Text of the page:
with Pretty Hate Machine, a darkly aggressive synth-pop record filled with
self-reflexive anger, failed relationships, alienation, and disillusionment.
Propelled by the hit single "Head Like A Hole", unstoppable
performances (including the first Lollapalooza tour), and a sinister mystique,
the band soon found itself basking in critical and fan adulation.
Reacting to problems with his record company,
Reznor next recorded Ė in secret Ė 1992's Broken EP, a wild explosion of raw
anger built on a bed of mangled guitars and pummeling beats. The accompanying
series of videos, which featured a fake snuff film, sadomasochism, and
necrophilia, gained a major cult following even as MTV banned it from rotation.
Much to everyoneís astonishment, Broken earned Reznor a Grammy for Best Metal
Nine Inch Nails followed up the EP two years
later with The Downward Spiral. The single ďCloser,Ē with its chorus of "I
want to fuck you like an animal," became a surprise hit. In the following
years, Reznor started Nothing Records, releasing albums by Marilyn Manson and
Prick, as well as his own remixes, singles, and video collections. Nine Inch
Nails played the second Woodstock Music and Arts Festival that year, and did a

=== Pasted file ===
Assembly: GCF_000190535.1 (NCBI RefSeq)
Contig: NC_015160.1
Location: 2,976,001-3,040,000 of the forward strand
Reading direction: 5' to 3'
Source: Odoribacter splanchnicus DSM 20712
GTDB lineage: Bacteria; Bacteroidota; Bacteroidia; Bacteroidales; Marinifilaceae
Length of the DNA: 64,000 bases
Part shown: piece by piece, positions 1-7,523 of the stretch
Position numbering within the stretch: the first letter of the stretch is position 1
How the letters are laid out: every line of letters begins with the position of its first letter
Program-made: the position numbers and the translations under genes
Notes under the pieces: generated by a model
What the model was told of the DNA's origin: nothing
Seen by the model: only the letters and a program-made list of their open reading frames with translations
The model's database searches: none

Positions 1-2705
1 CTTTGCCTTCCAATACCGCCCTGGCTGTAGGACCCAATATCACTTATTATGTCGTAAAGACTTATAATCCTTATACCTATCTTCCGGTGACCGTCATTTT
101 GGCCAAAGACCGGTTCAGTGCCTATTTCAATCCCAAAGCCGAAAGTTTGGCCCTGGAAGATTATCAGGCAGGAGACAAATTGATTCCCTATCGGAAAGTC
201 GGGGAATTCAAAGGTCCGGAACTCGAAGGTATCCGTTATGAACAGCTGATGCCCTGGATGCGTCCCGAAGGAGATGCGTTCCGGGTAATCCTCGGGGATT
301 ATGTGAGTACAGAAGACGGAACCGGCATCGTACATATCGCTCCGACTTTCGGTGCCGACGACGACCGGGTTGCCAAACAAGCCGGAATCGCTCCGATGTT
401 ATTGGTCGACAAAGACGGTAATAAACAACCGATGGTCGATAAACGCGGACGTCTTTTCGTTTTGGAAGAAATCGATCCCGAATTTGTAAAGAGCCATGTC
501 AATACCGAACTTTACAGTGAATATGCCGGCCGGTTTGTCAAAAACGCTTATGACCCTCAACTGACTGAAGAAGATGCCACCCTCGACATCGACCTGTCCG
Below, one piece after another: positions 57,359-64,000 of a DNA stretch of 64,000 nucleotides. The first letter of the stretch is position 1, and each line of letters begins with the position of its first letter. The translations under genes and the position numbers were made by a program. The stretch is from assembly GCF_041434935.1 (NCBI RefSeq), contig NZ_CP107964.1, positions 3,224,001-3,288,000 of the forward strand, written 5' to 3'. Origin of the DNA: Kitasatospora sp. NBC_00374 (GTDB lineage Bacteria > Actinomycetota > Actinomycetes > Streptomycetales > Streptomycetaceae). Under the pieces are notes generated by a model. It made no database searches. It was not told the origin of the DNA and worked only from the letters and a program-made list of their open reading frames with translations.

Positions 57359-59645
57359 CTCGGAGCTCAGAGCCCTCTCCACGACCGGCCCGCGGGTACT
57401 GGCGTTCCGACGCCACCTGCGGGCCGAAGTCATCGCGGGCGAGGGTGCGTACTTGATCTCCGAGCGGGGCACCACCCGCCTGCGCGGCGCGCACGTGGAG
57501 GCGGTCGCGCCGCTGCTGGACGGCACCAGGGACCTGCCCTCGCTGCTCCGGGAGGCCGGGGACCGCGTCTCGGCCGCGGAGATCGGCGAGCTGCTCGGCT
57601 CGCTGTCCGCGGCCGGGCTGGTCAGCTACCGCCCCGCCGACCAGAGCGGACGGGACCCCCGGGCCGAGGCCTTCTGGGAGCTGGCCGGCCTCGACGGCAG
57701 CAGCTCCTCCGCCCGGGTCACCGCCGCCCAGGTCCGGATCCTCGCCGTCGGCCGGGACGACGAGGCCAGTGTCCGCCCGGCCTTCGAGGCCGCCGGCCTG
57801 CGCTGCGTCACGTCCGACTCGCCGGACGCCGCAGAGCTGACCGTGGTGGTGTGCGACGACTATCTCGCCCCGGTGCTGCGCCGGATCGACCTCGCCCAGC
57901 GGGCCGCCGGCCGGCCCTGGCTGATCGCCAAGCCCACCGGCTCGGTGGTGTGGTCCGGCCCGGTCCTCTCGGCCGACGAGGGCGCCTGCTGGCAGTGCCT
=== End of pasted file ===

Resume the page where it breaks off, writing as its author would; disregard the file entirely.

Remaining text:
joint head-lining tour with David Bowie. "The success of The Downward
Spiral was completely unexpected," says Reznor, looking back.
"Suddenly, people's kid sisters were coming to our shows. That really
freaked me out."
"For a lot of fans, I know there was a
feeling of abandonment," he continues. "I remember seeing a bunch of
frat boys in the audience, people who would beat me up when I was younger, and
they were liking my music. And itís like, 'Wait a minute, this isnít for you,
this is for the other kids!'"
As if to derail his own increasing popularity,
Reznor next released The Fragile, a massive double album full of experimental
soundscapes and deep programming. It was a jarring departure from Nine Inch
Nails' earlier repertoire, and many who jumped on the "Closer"
bandwagon quickly jumped back off. "With The Fragile, I didn't intentionally
release a record that'd bum out all the fans of 'Closer,'" says Reznor.
"It did, in fact, do that, but it wasnít my goal. I was improvising in the
studio, moving in tangential directions, experimenting, leaving no stone
unturned. I was just trying to write the most honest album I could for the
A successful stadium tour, and a subsequent
live album and video, followed. And then Nine Inch Nails dropped off the face